Gulzari protested. Charan Singh then gave a spear blow to Gulzari, who fell down, Bachchu Singh gave a spear blow to Gopal. Chhotey Singh struck Gopal with his lathi. Ramie Singh assaulted Sanwal with his spear. Shrimati Chamoli and Shrimati Laraiti then came out of their houses on hearing the cries of the persons who had been injured. Sheo Nath Singh then gave a spear blow to Shrimati Chameili and Chhotey Singh gave a lathi blow to Smt. Laraiti. A number of persons had come to the spot by that time. They reprimanded the appellants, who then went away.
23. The spear blow given by Charan Singh to Gulzari caused an incised punctured wound 3/4' x l/2' x abdominal cavity deep on right side of lower abdomen 1/2' above and medial of right superior iliac spouse. The peritoneum had been punctured and the large intestines and the bladder had been laceirated. Death of Gulzari followed almost immediately and the injury was obviously sufficient in the ordinary course of nature to cause death.
24. Gopal got an incised punctured wound 1/3'x 1/4' x 1-1/2 deep on the front of the right shoulder. This was due to the spear blow which had been given to him by Bachchu Singh. The lathi blow of Chhotey Singh had caused on him an abraided bruise 1-1/2'x1/2' on the back of the left arm in the middlie.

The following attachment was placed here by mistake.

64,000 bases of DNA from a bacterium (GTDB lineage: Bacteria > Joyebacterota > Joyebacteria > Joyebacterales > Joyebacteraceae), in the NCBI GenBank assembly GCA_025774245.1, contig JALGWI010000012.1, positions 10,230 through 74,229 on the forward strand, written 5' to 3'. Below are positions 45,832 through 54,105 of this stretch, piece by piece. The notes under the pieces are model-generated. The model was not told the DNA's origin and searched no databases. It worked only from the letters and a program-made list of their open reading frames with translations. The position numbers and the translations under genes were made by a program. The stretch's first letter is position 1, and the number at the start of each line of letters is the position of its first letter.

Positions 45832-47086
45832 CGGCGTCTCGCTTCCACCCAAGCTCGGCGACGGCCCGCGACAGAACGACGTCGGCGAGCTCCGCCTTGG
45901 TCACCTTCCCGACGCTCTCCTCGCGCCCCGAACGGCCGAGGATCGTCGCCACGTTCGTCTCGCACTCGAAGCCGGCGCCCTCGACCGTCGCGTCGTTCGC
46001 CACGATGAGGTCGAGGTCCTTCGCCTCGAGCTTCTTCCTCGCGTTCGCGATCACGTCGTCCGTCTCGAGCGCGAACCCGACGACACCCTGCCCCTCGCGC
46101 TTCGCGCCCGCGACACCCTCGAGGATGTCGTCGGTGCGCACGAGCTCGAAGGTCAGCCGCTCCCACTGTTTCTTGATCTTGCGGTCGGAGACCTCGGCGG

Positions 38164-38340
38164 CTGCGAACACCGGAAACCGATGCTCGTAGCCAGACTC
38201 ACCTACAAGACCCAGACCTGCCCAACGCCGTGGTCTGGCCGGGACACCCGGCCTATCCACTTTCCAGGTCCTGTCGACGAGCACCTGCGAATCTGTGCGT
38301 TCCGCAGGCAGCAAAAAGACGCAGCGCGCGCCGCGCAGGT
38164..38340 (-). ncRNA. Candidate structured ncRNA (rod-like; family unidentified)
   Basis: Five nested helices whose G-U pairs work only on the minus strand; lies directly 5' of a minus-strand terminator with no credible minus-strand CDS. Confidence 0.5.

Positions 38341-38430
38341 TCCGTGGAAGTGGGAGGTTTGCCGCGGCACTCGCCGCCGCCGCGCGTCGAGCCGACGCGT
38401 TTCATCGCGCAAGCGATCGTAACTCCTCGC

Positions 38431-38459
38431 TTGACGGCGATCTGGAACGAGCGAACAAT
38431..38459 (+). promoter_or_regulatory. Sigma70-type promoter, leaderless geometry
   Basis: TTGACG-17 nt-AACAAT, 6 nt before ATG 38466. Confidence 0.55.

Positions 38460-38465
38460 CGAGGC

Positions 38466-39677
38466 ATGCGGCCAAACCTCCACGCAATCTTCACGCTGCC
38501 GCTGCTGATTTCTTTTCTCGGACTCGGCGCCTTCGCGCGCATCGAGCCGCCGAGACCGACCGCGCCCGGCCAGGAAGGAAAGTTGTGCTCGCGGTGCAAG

25. Sanwal had two injuries, both caused by a spear. The first was an incised punctured wound 1/4' x 1/8' x 2'' deep on the left side back in middle. The other was an incised wound 1/2' x 1/8' x skin deep on the back of terminal digit of left finger. Ramie Singh was responsible for these injuries. The second appears to have been received while Sanwal was attempting to catch hold of the spear in order to save himself
26. Shrimati Chamali had a superficial incised wound 2-1/4' x 1/2' x skin deep on the right side of abdomen. It was due to the spear blow of Sheo Nath Singh.
27. Shrimati Laraiti had a contused wound l-1/2' x 1/6'x scalp deep on the right side of head 4' above the right ear.
28. The question is what offence or offences the various appellants can be held to have committed on the above mentioned facts.
29. So far as Charan Singh is concerned he is undoubtedly responsible for the fatal blow which he gave with his spear to Gultzari. It is however contended on his behalf that he obviously could not have any intention to cause the death of Guizari, nor could he have any intention of causing such an injury to him which could in the ordinary course of nature cause death,
He had certainly his Guteari on the abdomen with his spear but it was only by accident that the blow happened to be so forceful that it proved fatal. For that blow Charan Singh could only be convicted under Section 326, I. P. C. At the worst if he could be imputed with the knowledge that his act was likely to cause death he can be convicted under Section 304, I. P. C. The contention is that his conviction under Section 302, I. P. C., is entirely unjustified.